For the first time, public safety has a nationwide broadband network it can call its own. Known as FirstNet, the network is built through a public-private partnership between the federal government and the global telecommunications carrier AT&T. Overseen by the First Responder Network Authority (FirstNet Authority), a federal government entity, this nationwide broadband network is revolutionizing the delivery of public safety services.
This unique public-private partnership leverages the federal government’s ability to engage public safety across the country and builds on the important relationships established in the public safety community in advocating for the creation of a single, nationwide network. The same associations that came together in an effort to better serve public safety now make up the FirstNet Authority’s Public Safety Advisory Committee (PSAC), which provides guidance and recommendations to FirstNet Authority on the network.
The FirstNet Authority’s mission is rooted in serving public safety’s broadband communications needs and desires. The market engagement team is responsible for working with public safety across the country—in rural and non-rural areas alike—to seek input on current and potential future network use, services, features, and capabilities.2 The FirstNet Authority uses that information to continually enhance and improve the network. Most recently, public safety feedback drove the FirstNet Authority to invest in the FirstNet fleet of deployable network assets, increasing the number of available deployable assets for use, which is especially helpful for coverage in rural areas. Today, the FirstNet fleet of deployables now consists of more than 100 assets available to FirstNet subscribers by request.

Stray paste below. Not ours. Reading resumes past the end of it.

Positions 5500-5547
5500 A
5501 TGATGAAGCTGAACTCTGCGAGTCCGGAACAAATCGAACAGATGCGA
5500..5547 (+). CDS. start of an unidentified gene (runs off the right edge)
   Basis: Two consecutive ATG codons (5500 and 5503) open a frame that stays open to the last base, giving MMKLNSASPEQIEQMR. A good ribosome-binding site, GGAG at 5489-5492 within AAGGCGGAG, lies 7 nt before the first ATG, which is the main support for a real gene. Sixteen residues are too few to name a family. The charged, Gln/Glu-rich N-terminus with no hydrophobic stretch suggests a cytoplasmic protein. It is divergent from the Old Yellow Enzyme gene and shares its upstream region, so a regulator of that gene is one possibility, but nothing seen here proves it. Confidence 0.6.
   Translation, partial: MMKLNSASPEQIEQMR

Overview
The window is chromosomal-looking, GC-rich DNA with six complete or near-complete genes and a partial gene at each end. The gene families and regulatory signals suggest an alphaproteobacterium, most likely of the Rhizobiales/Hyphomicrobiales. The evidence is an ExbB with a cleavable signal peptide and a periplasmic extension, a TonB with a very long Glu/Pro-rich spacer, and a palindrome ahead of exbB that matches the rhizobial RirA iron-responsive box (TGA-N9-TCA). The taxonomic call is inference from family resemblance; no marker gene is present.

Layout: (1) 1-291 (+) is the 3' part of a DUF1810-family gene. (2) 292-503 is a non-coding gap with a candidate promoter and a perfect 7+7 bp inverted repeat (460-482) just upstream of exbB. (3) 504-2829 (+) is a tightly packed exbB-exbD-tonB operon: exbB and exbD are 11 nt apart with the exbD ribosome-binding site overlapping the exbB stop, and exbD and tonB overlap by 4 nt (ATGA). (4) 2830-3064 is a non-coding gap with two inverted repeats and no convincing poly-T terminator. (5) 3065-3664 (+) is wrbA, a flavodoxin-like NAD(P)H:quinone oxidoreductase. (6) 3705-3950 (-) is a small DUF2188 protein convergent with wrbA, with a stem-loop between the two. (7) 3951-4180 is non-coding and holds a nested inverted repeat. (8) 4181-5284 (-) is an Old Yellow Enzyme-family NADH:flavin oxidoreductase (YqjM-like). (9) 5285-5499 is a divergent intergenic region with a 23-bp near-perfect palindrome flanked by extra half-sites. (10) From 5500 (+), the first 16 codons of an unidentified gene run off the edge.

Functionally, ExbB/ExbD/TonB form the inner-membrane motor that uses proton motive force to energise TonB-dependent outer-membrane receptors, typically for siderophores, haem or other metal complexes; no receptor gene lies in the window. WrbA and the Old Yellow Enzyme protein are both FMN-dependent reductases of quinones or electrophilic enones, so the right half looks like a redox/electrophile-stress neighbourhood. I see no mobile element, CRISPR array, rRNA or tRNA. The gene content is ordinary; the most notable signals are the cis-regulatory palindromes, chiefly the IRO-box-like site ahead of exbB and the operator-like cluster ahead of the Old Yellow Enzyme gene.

FirstNet continues to offer innovative solutions to public safety such as the FirstNet Flying COWs (cell on wings) and FirstNet One—an aerostat (or blimp) for use in the aftermath of major disasters. This is another example of the benefits of the FirstNet Authority/AT&T public-private partnership in delivering value for public safety.
A Network Designed for Public Safety
As part of the enabling legislation, Congress provided $6.5 billion of funding and 20 MHz of prime spectrum for the FirstNet network. This spectrum has been combined with 100 MHz of AT&T’s own licensed spectrum to provide a vast network capable of meeting the needs of public safety users on a daily basis.
With FirstNet, responders across the country are able to receive priority access to broadband communications services during emergencies and day-to-day work, ensuring reliability for their vital communications. In addition to daily operations, such as streaming camera video from police vehicles or allowing firefighters to access building floor plans, FirstNet has been used during a variety of emergency and pre-planned events, including for response in rural areas, such as the Cameron Peak Fire in Colorado and tribal nations’ response during the pandemic.
The growth of the network has been astounding. According to AT&T, there are over 2.5 million connections to the FirstNet network from 17,000 agencies across the country in all 50 states, five territories, and the District of Columbia. The partnership is just four years old, but already AT&T has deployed over 90 percent of public safety’s spectrum across the country. FirstNet is meeting this goal at a faster pace than had been anticipated, since first becoming operational in March 2018.